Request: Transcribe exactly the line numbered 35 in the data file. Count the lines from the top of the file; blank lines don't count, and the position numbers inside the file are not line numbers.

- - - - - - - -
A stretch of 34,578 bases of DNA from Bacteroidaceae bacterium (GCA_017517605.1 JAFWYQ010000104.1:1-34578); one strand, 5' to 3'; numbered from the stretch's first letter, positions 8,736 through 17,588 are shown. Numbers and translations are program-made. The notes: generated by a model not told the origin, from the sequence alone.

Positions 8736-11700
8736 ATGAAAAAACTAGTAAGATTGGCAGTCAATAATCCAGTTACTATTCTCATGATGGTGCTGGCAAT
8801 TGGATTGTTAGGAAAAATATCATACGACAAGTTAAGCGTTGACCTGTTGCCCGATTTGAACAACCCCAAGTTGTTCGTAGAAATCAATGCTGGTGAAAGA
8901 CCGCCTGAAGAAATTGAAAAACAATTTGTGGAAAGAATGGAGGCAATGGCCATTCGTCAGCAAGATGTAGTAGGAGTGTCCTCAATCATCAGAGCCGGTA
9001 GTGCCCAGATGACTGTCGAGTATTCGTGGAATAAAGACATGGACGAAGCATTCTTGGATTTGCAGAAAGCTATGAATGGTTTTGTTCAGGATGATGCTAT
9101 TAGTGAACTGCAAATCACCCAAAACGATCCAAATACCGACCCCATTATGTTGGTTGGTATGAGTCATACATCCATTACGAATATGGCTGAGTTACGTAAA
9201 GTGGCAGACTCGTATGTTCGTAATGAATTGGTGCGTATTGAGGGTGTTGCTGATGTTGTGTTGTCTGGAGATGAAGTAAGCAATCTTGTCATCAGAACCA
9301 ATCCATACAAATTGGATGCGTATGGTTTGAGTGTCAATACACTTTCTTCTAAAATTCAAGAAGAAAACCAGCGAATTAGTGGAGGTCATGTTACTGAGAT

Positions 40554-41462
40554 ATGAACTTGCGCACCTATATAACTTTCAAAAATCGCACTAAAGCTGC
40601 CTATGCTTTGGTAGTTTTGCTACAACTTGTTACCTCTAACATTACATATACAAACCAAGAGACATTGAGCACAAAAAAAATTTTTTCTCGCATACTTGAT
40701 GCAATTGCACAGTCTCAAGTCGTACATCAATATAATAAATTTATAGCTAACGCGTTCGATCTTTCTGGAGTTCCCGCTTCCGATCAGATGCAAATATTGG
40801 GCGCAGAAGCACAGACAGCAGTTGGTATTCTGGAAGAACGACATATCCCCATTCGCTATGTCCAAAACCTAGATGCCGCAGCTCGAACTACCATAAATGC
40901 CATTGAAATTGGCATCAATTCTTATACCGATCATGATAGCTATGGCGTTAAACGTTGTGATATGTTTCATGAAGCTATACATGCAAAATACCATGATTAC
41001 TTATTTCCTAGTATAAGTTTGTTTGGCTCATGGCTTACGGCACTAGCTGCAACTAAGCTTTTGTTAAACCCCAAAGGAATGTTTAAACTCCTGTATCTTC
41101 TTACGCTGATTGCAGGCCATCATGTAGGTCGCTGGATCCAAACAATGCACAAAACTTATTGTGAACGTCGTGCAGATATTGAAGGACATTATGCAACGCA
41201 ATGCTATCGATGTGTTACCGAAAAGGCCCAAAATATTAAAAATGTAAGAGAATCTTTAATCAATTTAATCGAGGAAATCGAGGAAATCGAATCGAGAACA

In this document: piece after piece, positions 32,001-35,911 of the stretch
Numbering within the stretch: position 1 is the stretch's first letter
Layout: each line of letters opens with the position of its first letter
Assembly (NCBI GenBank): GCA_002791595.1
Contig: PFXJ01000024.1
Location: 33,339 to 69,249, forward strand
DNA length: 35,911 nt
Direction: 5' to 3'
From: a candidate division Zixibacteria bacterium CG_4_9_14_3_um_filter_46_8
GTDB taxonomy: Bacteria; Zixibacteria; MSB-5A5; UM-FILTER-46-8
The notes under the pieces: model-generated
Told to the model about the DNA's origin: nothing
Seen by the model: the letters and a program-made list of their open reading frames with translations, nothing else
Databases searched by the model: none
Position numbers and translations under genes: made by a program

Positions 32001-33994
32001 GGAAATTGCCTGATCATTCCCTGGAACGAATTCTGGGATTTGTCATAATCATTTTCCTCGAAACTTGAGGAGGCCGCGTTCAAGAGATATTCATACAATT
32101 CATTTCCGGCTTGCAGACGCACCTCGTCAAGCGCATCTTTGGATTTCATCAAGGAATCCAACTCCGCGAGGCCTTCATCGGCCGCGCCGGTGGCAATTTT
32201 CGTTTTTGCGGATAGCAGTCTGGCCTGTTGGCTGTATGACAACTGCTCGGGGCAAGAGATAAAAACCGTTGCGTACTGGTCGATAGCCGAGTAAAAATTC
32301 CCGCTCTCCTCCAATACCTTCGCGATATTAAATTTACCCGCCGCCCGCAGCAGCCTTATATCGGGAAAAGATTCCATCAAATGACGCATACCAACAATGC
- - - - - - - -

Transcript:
32001 GGAAATTGCCTGATCATTCCCTGGAACGAATTCTGGGATTTGTCATAATCATTTTCCTCGAAACTTGAGGAGGCCGCGTTCAAGAGATATTCATACAATT